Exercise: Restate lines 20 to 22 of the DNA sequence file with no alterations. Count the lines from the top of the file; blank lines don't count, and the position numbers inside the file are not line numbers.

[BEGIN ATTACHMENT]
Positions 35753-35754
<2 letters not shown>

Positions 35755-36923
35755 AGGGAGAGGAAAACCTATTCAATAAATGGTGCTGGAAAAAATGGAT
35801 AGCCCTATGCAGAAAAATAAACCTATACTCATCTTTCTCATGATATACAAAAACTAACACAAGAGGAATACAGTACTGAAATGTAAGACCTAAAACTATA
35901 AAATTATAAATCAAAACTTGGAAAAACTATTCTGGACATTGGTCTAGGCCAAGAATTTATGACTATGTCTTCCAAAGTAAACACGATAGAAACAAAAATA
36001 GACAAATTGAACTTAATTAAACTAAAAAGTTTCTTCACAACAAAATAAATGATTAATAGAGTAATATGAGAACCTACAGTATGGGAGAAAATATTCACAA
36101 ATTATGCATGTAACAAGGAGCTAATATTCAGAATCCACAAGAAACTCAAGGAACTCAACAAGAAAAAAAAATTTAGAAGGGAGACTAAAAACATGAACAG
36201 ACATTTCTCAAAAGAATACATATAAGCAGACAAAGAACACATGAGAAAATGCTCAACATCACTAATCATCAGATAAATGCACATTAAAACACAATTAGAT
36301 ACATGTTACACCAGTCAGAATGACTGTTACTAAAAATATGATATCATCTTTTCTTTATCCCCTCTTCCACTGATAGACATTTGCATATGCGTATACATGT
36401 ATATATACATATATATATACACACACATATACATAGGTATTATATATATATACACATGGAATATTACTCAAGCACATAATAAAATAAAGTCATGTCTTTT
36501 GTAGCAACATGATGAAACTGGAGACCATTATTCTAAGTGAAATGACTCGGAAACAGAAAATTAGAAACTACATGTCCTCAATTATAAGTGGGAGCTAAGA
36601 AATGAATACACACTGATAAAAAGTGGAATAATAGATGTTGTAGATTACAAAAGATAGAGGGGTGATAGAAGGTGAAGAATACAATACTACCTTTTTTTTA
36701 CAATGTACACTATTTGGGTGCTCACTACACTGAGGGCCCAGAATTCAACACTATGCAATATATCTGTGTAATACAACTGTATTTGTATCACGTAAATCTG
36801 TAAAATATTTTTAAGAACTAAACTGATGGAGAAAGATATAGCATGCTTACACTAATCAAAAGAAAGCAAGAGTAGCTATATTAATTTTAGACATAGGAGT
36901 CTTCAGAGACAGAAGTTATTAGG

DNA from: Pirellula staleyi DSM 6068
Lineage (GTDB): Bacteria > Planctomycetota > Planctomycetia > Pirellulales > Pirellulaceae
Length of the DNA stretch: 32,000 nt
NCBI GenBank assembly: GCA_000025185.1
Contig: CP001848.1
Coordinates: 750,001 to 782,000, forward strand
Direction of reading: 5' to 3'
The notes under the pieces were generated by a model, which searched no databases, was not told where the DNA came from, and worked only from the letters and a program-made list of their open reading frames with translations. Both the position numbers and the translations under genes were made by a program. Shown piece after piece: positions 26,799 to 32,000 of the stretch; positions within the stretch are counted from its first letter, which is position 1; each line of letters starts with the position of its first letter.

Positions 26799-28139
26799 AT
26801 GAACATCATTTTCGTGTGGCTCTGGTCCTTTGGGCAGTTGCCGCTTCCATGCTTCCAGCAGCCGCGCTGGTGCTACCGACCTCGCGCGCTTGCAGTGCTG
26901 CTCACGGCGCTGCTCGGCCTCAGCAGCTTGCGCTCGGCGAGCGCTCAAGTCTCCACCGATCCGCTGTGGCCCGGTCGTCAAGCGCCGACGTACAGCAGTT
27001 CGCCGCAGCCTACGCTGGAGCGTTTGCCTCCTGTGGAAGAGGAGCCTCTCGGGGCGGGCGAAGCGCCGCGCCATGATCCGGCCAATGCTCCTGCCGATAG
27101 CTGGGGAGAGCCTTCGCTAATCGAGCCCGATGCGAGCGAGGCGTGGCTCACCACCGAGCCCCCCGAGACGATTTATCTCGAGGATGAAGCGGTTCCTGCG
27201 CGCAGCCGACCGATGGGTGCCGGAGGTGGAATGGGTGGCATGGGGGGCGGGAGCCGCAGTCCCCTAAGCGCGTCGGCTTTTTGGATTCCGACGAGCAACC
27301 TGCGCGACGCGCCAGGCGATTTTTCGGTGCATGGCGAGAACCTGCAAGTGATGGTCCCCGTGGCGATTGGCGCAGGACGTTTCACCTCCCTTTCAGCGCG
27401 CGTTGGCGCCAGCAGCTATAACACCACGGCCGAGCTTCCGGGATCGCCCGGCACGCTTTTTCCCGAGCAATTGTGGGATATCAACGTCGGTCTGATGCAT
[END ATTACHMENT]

NCBI GenBank assembly: GCA_000025185.1
Contig: CP001848.1
Coordinates: 750,001 to 782,000, forward strand